All of us who have been to India will know that getting good and accurate maps is not too easy. Samit Roychoudhury has set unparalleled standards for detail and accuracy in his Atlases of Indian Railways in the past and the Third Edition of his Great Indian Railway Atlas is no exception.
The maps are larger, generally on a scale of 1:1,000,000 (16 miles to an inch) instead of 1:1,500,000 (24 miles to an inch) as used previously. That makes it easier to see all the detail that has been crammed in. And detail there is: sidings, industrial lines, metro railway systems, loco sheds, terminals, yards and more are all clearly shown. There are over 12,000 stations and railway locations marked, with a comprehensive index that will enable the reader to track down every possible detail.
And it’s not just the established network: all newly opened lines are shown, and the different gauges used are clearly marked, so that the progress of the gauges unification project can be clearly seen.
What it contains:
A detailed series of maps of one of the world's largest railway networks, with accurate track alignments, providing up-to-date information on the tracks, stations, yards, etc.
93 pages of full colour maps, at 1:1,000,000 scale, referenced by a locator map with accurate alignments and over 12,000 locations, including existing and closed stations, sidings, control points etc. indexed with their respective station codes and clearly marked.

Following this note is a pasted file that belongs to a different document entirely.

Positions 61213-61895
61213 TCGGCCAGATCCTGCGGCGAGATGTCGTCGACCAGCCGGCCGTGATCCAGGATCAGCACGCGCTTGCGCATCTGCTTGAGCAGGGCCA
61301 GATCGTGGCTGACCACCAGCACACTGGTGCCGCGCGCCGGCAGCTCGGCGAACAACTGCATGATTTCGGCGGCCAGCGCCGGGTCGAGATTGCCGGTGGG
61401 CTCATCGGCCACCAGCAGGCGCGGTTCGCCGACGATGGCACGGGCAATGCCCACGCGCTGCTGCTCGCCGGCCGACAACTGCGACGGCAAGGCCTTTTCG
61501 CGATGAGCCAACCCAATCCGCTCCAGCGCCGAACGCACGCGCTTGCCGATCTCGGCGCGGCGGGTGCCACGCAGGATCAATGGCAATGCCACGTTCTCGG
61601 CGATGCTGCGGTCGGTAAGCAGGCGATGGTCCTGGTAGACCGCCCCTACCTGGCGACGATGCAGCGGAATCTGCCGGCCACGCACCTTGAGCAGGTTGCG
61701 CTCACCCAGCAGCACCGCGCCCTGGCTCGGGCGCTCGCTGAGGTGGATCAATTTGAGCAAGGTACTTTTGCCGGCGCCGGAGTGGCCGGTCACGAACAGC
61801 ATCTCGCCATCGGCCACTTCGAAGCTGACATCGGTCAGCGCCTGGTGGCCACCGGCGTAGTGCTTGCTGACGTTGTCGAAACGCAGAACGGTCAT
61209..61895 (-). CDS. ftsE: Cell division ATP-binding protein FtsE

Divisional and zonal headquarters identified, most closed lines and stations depicted and a majority of sidings and industrial lines shown.128 pages, weight 380gm. Size 283 mm x 216 mm. Softbound, laminated cover, pages open flat to make reference easy.
Tracks colour coded to show gauge, whether single or double, electrification, etc., with Divisional boundaries marked. Most works in progress shown including new lines, gauge conversions, electrification, and those still under survey, etc. Plus all loco sheds (electric, diesel and steam), and EMU/DMU car-sheds. Important freight yards, goods sheds and container terminals are marked with many detailed inset maps (mostly 5x scale) of complex areas.
There’s a glossary of name/spelling changes and a single spread At-a-Glance map of entire system, showing the Divisions in detail.